bars are denser in the center.
Fig. 4b,c shows the output spikes generated by the neuron in response to the input pulse (spike)
packet shown in Fig. 4a. As mentioned by
Mason et al 1991, approximately 20 spikes are needed
to trigger the neuron’s action potential. So, it was somehow predictable that the output firing
pattern should be sparser than its corresponding input.
Fig. 4b illustrates the output spiking pattern
in the case where no refractory period is
implemented. The time window of firings is trimmed from both sides, and the generated spikes
are sparser in time.
8
Now consider the case in Fig. 4c, where the refractory period is added and compare it with Fig.
4b
. In the presence of refractory period the firing pattern is sparser because in the refractory
period, a number of incoming spikes are neglected, so the ‘effective’ input to the neuron will be
smaller, resulting in a sparser output spike pattern.
Note th
at the narrowing of the output time band does not necessarily imply a decrease in the
standard deviation of spikes in time, which is usually considered the criteria of synchronization in
the literature. There is a tradeoff between the time window narrowing
and the sparseness of the
generated spikes, in contributing to synchronization, i.e. standard deviation in time. In other
words, in a constant time band when spikes become sparser, the inter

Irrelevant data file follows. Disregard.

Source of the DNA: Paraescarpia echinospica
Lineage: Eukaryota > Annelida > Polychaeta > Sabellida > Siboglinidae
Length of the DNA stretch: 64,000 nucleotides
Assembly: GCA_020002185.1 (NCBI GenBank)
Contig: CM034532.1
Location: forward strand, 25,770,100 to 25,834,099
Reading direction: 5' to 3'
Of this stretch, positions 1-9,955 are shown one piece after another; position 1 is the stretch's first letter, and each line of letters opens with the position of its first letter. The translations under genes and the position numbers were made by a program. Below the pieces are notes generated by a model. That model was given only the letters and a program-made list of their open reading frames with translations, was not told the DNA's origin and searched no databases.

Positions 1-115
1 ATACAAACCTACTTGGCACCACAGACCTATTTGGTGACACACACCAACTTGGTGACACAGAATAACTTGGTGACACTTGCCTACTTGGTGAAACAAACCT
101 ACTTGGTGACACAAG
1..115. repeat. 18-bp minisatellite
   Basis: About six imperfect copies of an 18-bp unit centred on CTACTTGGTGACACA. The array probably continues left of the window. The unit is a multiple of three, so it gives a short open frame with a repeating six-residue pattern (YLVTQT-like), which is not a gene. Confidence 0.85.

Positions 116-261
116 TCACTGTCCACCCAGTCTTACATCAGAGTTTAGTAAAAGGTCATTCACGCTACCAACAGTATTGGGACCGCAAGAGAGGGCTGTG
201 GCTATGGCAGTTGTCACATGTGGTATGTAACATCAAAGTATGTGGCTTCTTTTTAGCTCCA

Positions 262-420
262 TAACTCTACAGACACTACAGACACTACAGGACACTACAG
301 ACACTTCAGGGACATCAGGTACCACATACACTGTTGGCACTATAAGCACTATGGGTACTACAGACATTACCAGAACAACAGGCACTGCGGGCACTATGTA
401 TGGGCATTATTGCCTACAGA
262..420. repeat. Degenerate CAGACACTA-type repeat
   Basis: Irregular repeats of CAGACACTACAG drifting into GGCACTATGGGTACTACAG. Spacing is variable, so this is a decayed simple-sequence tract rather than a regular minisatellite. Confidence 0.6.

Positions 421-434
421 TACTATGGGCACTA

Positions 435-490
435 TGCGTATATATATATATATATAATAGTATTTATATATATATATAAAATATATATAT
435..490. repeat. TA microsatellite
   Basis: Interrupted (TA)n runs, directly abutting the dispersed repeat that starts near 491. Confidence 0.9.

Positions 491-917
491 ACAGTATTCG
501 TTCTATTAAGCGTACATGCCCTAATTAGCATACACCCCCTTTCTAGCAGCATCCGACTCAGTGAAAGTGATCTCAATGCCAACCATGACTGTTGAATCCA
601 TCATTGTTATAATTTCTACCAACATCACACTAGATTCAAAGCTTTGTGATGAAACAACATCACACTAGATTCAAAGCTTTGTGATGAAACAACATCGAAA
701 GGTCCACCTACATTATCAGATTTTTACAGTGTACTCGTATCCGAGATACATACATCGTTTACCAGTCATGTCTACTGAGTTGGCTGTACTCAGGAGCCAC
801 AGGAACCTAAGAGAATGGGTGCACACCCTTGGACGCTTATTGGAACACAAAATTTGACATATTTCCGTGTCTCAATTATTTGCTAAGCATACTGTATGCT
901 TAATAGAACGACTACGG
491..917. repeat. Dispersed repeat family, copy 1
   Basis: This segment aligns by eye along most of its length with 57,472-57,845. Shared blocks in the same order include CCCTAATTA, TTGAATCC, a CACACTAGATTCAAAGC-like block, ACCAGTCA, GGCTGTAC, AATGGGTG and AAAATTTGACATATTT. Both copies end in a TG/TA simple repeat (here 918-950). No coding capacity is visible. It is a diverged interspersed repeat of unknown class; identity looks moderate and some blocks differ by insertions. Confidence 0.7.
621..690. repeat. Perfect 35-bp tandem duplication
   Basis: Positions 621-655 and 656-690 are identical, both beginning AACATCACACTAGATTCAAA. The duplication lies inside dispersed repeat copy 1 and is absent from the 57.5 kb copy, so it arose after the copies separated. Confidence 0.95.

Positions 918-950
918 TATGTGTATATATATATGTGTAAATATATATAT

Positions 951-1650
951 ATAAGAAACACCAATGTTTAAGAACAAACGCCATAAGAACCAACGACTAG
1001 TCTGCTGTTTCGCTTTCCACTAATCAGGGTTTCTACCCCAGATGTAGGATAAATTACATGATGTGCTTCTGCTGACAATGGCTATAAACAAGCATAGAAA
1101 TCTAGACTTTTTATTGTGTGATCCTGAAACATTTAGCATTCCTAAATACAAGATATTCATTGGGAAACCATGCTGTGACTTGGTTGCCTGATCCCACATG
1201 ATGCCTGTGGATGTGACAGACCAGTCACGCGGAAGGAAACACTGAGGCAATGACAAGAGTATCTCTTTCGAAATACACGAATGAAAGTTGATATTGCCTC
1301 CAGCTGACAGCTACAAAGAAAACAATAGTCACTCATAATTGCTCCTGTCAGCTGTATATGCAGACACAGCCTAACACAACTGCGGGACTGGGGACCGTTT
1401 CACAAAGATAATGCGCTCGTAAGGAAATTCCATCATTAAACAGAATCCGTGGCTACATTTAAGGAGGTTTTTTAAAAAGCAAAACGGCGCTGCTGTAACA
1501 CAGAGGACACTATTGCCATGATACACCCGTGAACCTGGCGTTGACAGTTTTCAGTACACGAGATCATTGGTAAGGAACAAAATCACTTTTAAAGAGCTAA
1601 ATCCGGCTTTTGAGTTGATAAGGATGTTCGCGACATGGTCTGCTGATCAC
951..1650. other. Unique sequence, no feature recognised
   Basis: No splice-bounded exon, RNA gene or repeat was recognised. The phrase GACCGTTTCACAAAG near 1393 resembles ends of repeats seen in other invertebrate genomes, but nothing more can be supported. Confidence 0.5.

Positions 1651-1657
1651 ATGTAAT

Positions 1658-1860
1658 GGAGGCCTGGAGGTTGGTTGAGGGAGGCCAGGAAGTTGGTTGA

spike intervals become
greater, so the standard deviation increa
ses, which is more striking in the presence of refractory
period, as is shown analytically by equation (14).
a
b
c
Fig. 4,
a
) The input that a single model neuron receives from its connections. A vertical bar presents each inp
ut spike
which are normally distributed in time. Input bars are denser in the center and sparser in the periphery. The neuron sums
them up temporarily according to its dynamic.
b
) Generated spikes by the recipient neuron with no refractory period.
Because
~20 input spikes are needed to trigger an out put spike the trimming of the time window from both side occurs.
For the same reason compared with 4a the spikes are sparser and the standard deviation is larger.
c
) Output pulse
packet when refractory period
is present. It is sparser and its standard deviation in time is even greater than the case in